Camino Restaurant in our neighborhood, Oakland, CA
Last night, a New York based organization, Civil Eats partnered with Camino Restaurant in our neighborhood in Oakland, CA, (1 min walk down from our house!) for their fundraiser as part of the Eat Real Festival’s Keeping It Real dinners. As a Featured Publisher of Foodbuzz.com, I was invited to join the festivities – enjoy great, sustainable food and meet new people.
So here’s my report on what we got to enjoy.
It’s a beautiful restaurant. Huge floor to ceiling glass windows in the front, staging-area with huge wood burning fireplace in the back, 4 rows of communal tables, adorned by huge Chandeliers with some wild flowers dangling from them. Quite charming. As the night gets darker, my impression is this restaurant is dark! It’s romantic with the fire in the fireplace and candlelight, but really difficult to discern what you are eating, or to read, let alone take photos! Some of my photos taken later in the evening have this harsh brightness… I am sorry… Either that or black frame.
As we find our table, we were greeted by a plate of Olives & Spicy pickles (carrots, fennel and onions on ours) was awaiting us. They were quite good.
Very cute place cards. Notice the one above is a night scene from Tokyo.
We also had organic and biodynamic wines on the table– one white (Ukiah Chardonnay) and red (Grenache). I never had these before, but both were very good and smooth. Grenache had a very nice sweetness. I’m not a wine connoisseur, so rather than trying to explain something I’m not good at and being wrong, try them for yourself.
2008 Ukiah Cellars Chardonnay
2008 Dashe Cellars Grenache
First Course: Tomato, cucumber and eggplant salads with almond salsa and flatbread
This I have to say, was my favorite. The quality of their produce is superb. You really can taste the flavor of each vegetable, and the minimum treatment the chef does really let their individuality shine through. Eggplant salad (I promised you guys on yesterday’s post, so I’m not going to try to figure out the recipe and put it on — at least for a while!) was creamy, garlicky, and delicious. This was the first time I had “almond salsa” or anything of that sort (except for Romanesco sauce, which has a lot of peppers and tomatoes in it, along with almonds), and it was out of this world! We got this huge jar of almonds recently, so some fun experiments await me (possibly with more eggplants!)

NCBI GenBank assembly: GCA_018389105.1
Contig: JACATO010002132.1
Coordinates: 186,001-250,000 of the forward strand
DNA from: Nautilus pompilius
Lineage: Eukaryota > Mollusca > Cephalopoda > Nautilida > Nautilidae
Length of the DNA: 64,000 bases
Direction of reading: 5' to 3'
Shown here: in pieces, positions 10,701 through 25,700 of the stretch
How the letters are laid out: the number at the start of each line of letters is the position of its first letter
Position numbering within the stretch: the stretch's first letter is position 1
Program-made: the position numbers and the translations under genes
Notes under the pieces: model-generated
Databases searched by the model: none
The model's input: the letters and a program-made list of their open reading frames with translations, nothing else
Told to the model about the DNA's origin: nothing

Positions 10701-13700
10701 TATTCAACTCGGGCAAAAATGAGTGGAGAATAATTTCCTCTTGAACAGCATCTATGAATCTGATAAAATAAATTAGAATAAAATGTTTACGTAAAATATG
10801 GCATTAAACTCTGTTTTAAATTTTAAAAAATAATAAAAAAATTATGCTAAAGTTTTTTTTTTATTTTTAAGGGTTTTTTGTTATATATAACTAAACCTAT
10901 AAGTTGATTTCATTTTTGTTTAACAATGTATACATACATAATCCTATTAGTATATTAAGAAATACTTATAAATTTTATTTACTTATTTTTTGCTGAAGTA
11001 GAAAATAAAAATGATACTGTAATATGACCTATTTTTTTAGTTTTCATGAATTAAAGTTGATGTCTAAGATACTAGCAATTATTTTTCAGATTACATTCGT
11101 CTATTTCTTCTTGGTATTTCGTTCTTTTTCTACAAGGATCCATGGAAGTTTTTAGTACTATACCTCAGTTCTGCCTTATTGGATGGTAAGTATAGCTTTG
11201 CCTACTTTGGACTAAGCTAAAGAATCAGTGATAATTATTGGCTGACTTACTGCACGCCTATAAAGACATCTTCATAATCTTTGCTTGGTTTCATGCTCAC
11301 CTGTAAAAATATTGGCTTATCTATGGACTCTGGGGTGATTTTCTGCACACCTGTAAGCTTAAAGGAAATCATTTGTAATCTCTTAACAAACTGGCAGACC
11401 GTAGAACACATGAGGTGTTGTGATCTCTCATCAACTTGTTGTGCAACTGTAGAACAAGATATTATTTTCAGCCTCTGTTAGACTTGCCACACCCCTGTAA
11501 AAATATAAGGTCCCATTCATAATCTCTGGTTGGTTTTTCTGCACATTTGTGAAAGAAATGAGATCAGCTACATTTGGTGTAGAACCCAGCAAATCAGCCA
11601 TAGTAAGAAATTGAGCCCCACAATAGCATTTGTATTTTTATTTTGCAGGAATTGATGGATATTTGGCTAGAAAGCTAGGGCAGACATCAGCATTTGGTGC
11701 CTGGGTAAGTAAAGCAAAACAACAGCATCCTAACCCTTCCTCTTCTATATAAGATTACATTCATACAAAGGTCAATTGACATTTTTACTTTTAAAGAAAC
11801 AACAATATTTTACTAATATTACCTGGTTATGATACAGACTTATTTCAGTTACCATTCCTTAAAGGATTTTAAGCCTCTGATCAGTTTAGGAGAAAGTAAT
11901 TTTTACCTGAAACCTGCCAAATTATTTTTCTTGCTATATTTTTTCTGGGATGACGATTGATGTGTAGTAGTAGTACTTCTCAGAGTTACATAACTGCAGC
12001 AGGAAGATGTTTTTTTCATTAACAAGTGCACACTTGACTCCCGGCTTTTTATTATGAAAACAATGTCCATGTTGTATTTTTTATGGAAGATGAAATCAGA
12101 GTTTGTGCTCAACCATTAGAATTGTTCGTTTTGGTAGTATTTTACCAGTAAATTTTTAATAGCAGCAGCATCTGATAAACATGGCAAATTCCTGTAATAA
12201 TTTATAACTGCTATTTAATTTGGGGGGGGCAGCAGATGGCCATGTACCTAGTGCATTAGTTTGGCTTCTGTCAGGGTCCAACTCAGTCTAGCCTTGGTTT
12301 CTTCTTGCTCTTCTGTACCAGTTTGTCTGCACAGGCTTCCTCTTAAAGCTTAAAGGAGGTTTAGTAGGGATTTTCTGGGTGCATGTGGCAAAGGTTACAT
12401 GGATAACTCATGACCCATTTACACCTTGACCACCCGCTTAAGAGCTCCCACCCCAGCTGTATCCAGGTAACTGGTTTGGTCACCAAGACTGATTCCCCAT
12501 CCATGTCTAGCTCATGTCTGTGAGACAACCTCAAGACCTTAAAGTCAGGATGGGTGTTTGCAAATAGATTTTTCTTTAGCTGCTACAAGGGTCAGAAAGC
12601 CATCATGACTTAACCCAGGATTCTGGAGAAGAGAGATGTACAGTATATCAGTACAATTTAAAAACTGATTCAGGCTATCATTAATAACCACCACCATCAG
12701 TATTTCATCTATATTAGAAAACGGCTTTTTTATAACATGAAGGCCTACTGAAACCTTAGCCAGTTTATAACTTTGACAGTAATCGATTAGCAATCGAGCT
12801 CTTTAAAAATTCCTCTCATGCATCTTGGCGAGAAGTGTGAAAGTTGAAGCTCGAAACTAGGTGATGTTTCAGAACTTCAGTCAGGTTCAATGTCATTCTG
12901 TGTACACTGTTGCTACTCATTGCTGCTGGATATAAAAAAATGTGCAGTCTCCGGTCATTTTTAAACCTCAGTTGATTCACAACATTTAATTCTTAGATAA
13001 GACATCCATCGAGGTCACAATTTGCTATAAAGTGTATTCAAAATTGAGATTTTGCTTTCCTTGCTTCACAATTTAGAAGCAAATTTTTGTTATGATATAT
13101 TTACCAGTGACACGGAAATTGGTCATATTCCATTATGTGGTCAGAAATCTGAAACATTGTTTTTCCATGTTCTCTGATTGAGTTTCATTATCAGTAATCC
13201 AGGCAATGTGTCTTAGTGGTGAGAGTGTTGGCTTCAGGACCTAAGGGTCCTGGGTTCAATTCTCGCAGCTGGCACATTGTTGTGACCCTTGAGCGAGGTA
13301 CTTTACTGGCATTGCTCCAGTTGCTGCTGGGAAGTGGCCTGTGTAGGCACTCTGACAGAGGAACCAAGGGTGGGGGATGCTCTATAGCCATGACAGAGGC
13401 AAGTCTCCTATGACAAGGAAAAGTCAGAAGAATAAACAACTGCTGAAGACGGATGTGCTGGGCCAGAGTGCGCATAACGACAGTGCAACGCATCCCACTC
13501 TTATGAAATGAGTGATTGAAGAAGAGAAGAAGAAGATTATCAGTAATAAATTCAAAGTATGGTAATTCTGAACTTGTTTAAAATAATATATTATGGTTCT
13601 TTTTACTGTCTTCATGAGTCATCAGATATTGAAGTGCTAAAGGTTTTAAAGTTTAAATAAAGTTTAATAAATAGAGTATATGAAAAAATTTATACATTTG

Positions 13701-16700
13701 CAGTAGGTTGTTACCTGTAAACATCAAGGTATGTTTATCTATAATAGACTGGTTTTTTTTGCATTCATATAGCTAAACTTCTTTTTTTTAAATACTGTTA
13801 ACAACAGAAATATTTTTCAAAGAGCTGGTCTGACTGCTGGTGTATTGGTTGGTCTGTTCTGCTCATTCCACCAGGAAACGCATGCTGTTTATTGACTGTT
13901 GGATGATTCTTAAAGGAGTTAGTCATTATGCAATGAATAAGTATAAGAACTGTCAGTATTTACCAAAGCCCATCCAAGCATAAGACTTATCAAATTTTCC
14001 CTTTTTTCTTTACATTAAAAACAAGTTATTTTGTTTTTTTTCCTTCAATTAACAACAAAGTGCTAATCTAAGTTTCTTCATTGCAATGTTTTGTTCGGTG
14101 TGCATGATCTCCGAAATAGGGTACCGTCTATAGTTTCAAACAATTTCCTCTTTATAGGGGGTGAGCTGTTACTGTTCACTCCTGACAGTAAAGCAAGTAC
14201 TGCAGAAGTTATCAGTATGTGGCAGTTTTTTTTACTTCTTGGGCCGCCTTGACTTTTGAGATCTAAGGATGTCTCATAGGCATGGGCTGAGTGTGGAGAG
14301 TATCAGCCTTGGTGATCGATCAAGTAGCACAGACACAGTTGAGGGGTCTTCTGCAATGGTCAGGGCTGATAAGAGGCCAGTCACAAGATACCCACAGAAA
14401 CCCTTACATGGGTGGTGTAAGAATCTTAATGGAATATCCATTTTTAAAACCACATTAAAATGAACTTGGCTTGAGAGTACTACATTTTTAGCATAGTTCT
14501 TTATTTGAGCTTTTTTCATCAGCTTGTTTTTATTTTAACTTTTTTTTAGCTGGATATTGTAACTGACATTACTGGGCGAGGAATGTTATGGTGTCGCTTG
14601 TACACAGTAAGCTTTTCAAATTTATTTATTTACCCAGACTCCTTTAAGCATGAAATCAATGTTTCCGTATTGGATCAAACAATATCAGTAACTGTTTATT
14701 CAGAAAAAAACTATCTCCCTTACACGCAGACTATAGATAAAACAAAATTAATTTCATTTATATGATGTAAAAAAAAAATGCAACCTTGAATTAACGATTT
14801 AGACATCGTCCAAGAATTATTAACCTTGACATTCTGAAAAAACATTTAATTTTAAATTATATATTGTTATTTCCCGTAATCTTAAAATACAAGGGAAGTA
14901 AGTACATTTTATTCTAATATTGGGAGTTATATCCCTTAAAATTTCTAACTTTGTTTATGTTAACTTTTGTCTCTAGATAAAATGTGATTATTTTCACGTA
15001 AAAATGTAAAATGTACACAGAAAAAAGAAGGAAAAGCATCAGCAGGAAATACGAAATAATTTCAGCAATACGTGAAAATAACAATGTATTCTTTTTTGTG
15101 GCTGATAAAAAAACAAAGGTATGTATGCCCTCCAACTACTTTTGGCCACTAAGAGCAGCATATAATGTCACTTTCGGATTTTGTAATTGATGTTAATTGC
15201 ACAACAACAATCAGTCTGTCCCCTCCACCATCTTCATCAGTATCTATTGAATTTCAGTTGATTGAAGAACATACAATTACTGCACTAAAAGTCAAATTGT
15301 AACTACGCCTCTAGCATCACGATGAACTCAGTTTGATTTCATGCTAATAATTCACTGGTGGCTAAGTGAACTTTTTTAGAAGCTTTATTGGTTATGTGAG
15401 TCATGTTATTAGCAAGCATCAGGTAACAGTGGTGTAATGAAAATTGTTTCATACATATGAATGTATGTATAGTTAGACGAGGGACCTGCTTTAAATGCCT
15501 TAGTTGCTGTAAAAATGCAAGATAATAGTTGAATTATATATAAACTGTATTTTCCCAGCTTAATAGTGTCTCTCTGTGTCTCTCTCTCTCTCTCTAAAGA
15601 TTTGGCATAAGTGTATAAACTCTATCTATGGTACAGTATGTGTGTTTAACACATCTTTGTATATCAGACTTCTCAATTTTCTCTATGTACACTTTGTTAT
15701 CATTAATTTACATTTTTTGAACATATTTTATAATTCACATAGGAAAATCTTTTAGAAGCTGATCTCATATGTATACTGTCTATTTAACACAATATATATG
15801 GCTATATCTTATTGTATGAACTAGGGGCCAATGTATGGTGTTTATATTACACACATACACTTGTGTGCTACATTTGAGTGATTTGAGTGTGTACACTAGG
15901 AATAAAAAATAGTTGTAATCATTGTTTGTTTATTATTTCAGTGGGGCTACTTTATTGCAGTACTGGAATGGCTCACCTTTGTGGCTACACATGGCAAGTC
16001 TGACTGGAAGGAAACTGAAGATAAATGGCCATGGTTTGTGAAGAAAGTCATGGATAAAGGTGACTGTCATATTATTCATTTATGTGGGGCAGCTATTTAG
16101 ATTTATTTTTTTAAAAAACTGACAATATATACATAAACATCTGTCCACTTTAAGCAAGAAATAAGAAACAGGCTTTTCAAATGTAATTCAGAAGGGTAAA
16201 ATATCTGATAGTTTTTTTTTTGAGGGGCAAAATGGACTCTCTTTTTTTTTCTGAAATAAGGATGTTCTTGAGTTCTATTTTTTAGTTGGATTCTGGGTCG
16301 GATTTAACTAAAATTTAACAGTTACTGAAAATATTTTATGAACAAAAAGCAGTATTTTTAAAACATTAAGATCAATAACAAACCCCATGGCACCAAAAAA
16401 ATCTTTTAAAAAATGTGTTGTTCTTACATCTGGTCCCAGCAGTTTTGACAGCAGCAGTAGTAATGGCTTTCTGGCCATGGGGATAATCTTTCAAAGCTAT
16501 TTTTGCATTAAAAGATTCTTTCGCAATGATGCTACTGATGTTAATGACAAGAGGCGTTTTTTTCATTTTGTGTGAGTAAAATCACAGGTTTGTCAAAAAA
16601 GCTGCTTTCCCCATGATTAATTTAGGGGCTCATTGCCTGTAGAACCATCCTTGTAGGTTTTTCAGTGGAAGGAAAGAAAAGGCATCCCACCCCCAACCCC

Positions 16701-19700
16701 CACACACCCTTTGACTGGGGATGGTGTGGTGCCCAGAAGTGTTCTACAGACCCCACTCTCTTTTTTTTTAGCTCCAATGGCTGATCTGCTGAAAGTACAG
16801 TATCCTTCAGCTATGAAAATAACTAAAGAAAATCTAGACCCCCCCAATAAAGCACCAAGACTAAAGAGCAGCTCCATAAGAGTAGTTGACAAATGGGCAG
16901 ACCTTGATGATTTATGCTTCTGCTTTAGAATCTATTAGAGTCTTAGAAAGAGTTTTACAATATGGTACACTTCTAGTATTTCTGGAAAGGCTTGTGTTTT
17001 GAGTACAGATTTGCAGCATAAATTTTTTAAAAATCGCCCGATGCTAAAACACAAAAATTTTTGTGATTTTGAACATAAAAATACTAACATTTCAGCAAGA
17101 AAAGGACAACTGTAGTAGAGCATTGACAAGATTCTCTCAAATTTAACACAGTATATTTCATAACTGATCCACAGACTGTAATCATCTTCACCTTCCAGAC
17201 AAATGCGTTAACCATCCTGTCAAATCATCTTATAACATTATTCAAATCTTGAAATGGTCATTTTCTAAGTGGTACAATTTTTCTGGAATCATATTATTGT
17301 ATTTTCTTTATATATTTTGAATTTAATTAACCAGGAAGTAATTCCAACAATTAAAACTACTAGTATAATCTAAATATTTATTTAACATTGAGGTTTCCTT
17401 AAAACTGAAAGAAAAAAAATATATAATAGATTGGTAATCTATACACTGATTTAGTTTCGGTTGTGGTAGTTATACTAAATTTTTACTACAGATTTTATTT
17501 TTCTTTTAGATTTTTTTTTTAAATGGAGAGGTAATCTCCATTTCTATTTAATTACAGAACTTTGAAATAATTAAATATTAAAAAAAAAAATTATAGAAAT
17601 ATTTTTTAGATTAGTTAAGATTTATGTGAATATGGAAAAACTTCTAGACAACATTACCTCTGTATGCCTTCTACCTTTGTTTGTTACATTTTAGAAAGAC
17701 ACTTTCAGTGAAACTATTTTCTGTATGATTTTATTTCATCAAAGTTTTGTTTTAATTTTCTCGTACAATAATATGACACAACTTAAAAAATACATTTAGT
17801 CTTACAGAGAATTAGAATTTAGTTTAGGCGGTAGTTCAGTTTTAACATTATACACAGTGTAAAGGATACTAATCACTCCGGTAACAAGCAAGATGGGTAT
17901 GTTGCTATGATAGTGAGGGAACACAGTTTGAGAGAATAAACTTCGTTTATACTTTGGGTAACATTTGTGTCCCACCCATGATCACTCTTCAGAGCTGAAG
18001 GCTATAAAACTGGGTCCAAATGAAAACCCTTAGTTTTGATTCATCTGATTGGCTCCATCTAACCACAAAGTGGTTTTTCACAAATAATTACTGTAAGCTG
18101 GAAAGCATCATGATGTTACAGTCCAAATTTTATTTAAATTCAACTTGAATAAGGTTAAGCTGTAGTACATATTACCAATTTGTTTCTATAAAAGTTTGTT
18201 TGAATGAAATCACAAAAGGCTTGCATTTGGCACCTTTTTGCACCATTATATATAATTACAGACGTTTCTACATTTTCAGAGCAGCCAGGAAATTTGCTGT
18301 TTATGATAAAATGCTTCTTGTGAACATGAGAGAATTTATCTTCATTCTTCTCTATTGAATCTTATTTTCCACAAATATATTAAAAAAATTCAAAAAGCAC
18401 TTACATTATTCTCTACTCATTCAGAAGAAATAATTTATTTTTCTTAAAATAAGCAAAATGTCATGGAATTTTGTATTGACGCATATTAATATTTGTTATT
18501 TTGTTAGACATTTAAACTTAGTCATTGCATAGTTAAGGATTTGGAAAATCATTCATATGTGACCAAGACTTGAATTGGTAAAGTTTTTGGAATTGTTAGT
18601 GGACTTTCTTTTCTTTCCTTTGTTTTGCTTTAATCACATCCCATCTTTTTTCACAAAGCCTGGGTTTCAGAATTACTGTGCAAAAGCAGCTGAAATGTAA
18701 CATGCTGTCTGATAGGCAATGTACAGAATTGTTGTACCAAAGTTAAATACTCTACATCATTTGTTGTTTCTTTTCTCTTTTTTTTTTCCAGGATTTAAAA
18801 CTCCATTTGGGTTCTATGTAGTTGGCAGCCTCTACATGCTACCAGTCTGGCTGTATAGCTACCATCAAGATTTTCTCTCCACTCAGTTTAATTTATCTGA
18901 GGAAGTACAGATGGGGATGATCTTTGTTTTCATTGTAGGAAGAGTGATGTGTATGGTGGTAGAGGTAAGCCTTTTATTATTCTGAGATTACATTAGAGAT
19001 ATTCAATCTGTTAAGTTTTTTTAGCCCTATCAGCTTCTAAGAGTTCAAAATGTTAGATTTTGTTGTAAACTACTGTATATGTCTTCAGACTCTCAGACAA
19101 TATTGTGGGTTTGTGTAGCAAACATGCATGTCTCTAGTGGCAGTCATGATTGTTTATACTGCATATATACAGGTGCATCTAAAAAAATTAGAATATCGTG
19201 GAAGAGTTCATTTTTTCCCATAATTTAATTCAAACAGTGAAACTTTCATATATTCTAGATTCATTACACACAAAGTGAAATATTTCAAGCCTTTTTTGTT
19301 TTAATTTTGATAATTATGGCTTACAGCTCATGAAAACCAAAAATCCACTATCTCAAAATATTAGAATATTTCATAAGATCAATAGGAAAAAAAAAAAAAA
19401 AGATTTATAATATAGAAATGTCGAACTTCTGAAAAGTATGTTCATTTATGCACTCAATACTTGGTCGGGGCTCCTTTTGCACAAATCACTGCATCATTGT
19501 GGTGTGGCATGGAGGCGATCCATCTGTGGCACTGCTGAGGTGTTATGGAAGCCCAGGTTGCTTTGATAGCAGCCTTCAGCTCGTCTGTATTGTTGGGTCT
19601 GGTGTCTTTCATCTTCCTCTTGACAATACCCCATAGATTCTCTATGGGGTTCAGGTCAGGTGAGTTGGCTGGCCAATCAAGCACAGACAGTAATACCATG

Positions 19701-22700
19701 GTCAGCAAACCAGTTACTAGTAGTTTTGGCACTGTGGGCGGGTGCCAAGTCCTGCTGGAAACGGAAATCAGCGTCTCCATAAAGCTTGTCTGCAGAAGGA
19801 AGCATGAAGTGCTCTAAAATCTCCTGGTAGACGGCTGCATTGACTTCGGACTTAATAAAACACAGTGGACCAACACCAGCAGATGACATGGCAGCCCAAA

Second Course: Chicken paella cooked in the fireplace with fresh shell beans, romano beans and scallions:
By the time this course was served, it was about 9pm… We were starving! As you can see in the photo, they cooked the paella in their impressive wood burning fireplace in the back of the restaurant. Even though it was the featured dish, to me, it was my least favorite. Maybe because I’m Japanese and love seafood so much, I felt there was something missing which was probably seafood which is how I am used to eating Paella. Maybe because I ate the crepinette first, the paella wasn’t as hot as it should have been, and it also needed a little more salt (again, this could be due to the crepinette’s saltiness.)
Crepinettes are hamburger shaped sausage which is wrapped in caul fat (for details, click here for Epicurious Food Dictionary’s definition). It may sound and look gross to some, and was a bit salty, but it was delicious. My husband doesn’t eat red meat (and he’d certainly finds the idea of wrapped in caul thing gross), so this was a real treat for me.
Butter lettuce salad
As you see in the photo above, this simple dish was perfect match to crepinettes and paella. Very fresh greens (see the vibrant colors in the photo! Sorry for the flash. By then, it was way too dark to go without flash.)
Third Course: Cheese plate
We had 5 kinds of cheese, mostly goat cheese (or goat cow mix). I was so hungry, and had already had a second helping of paella and salad, so by this time (10pm), I was getting quite full. But how many times can you have the chance to try 5 different types of Artisan cheese in the US? The cheeses from Andante Dairy and Harley Farms were so delicious, and the walnut bread and tomato jam… Savory, a bit spicy, and sweet… Ah, out of this world! This restaurant really does have a magic touch with their vegetables.